The Basilique Cathédrale Sainte-Cécile d'Albi, commonly known in English as the Albi Cathedral, looks quite a bit different than most of the churches in France. First, it is made from clay brick instead of stone, giving it a pinkish hue rather than grey. Second and more noticeable still is the bell tower, which looks more like a fortress lookout than the usual intricately carved spires that visitors may be used to.
There's a reason for its fortified presence–it was built after the Church vanquished the Cathars, whose desire to create a new church was considered heretical. Although the site had housed other religious sites (including one that burned down in the year 666!), it is this one that has remained since its construction in the 13th century. Included on the grounds is the Berbie Palace, where bishops once lived and where the Toulouse-Latrec Museum sits today.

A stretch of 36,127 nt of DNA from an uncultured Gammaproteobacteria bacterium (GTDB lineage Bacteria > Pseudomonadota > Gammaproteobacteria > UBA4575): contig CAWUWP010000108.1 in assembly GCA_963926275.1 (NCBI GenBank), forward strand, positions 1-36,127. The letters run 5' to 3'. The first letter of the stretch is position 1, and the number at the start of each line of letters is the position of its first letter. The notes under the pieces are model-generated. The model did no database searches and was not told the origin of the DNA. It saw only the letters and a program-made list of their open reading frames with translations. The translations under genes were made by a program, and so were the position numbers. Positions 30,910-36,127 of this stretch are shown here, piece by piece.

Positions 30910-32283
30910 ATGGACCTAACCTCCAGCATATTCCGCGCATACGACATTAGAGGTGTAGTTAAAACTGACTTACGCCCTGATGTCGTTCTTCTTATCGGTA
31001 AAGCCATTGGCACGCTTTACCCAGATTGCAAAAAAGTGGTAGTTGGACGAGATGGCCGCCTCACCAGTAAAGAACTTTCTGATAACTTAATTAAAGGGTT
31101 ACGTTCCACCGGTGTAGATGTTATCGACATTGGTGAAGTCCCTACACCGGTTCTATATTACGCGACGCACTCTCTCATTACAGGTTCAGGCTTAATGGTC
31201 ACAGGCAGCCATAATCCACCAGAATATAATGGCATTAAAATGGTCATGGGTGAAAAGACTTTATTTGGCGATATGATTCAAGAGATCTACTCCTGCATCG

The Albi Cathedral is open from 8:30 a.m. to 6:45 p.m. every day from June to October. During the rest of the year, it closes from noon until 2 p.m. Entrance is free. Note that this is an active church, so it may be closed for religious services.